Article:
Several studies have examined WPV risk factors in hospitals and among doctors and nurses [16,17,18]. However, WPV victims in hospitals are not confined to these groups. Other medical, administrative, and miscellaneous positions, in indirect contact with clients, may experience WPV [19]. Therefore, in this study, we expanded the range of individuals examined regarding exposure to WPV.
In recent years, public and media reports addressing WPV in Chinese healthcare systems have typically used the expression “medical violent injury.” On the surface, use of this description makes violence in hospitals appear to mainly affect doctors rather than nurses [20]. The roles and positioning of doctors and nurses are not the same in the Chinese medical and health system, when compared to other developed countries. For instance, a particular phenomenon exists in some Chinese hospitals, as family members of patients carry out basic nursing work over the long term, and doctors carry out advanced nursing procedures [3], resulting in doctors coming into more contact with patients. Given this information, it is questionable as to whether nurses in China would be the group most affected by WPV, in the same manner as other developed countries. Furthermore, WPV in hospitals differs depending on particular contexts within the hospital (i.e., the type of WPV). Therefore, it is reasonable to assume that the factors affecting WPV in hospitals will differ depending on the particular type of WPV [21].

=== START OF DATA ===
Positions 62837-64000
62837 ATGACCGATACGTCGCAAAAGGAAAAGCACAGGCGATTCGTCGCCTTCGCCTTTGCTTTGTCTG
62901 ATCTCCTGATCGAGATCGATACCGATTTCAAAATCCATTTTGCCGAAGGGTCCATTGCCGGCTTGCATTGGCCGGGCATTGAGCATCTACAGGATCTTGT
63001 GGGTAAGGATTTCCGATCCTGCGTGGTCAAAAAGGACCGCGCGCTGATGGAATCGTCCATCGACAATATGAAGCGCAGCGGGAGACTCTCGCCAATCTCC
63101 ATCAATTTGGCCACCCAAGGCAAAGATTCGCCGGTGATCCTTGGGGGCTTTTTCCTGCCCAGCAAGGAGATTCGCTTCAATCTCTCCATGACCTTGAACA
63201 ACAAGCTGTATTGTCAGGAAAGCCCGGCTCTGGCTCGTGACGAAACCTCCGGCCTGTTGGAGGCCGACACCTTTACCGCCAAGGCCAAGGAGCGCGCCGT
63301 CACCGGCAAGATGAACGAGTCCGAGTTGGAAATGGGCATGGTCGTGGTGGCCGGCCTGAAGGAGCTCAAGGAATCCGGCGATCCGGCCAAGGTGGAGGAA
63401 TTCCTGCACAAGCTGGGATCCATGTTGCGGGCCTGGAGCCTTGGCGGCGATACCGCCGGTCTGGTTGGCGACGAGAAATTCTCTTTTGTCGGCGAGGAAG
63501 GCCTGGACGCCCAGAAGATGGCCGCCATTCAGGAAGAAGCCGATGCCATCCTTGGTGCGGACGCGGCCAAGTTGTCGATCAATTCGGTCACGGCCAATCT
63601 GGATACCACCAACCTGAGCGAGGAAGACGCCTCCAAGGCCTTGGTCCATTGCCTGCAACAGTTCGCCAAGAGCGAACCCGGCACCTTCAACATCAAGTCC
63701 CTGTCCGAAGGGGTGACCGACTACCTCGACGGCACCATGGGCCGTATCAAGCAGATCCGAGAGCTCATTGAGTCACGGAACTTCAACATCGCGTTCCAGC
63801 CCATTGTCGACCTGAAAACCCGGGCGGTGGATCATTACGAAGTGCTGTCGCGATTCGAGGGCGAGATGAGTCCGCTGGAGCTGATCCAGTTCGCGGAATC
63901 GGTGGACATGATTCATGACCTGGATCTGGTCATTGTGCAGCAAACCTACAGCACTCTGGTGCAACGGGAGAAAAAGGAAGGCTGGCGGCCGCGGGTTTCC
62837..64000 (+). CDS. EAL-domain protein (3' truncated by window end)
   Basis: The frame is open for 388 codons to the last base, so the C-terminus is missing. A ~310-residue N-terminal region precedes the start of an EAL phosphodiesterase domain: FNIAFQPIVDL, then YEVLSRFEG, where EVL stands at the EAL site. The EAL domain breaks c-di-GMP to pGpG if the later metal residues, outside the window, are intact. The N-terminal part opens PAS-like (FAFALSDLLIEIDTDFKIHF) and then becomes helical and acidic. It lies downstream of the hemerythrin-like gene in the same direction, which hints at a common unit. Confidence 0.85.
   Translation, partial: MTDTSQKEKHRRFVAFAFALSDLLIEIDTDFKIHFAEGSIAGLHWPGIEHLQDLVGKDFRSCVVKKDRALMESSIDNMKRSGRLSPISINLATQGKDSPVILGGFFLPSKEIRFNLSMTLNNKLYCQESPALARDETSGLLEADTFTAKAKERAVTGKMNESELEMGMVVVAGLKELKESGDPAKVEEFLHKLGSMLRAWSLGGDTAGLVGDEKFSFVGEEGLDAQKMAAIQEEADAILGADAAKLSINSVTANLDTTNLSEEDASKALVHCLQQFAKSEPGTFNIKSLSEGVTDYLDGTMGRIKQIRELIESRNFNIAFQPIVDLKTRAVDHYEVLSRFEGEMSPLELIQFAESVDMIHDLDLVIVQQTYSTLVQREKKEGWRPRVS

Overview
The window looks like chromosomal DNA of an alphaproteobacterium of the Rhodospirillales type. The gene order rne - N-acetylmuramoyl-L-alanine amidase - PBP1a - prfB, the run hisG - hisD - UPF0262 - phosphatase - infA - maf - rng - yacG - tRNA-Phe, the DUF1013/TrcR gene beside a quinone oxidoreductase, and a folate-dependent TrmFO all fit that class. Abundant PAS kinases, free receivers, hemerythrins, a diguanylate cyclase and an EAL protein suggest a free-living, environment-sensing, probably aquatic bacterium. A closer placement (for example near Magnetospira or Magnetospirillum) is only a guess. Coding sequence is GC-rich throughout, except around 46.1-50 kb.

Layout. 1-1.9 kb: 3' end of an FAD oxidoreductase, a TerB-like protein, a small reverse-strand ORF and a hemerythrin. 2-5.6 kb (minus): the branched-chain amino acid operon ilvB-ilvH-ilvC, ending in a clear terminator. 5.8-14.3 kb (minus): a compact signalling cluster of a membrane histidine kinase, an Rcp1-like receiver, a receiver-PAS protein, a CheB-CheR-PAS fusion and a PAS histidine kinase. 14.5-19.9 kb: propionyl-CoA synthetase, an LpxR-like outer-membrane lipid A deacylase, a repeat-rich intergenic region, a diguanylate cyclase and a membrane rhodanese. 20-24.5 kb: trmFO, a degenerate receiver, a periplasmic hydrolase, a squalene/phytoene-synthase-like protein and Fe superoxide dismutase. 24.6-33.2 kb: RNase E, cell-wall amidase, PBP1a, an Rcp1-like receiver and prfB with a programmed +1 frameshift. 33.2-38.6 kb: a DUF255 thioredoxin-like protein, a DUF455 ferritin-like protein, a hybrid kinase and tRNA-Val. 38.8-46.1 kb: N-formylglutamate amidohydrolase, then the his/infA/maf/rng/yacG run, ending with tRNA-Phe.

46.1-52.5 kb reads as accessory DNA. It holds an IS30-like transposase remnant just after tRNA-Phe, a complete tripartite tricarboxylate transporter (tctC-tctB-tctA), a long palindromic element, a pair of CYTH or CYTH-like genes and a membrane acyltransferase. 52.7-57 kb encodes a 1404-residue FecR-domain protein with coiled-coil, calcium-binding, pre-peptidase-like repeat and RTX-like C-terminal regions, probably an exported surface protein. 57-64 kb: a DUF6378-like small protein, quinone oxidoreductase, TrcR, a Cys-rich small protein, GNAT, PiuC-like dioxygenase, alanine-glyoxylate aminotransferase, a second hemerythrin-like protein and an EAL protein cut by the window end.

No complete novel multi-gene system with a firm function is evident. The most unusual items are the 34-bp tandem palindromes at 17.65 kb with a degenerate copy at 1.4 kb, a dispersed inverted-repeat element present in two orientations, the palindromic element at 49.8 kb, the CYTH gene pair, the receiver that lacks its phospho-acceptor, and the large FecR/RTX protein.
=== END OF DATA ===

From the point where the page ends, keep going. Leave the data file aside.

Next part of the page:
Based on this, the current study aimed to determine the prevalence of WPV against healthcare workers, explore the frequency distribution of violence in different professional groups, and determine which healthcare profession suffers from WPV most frequently in Chinese hospitals, in an effort to develop better interventions and preventive measures. Additionally, the current study sought to compare risk factors affecting different types of WPV.

2. Materials and Methods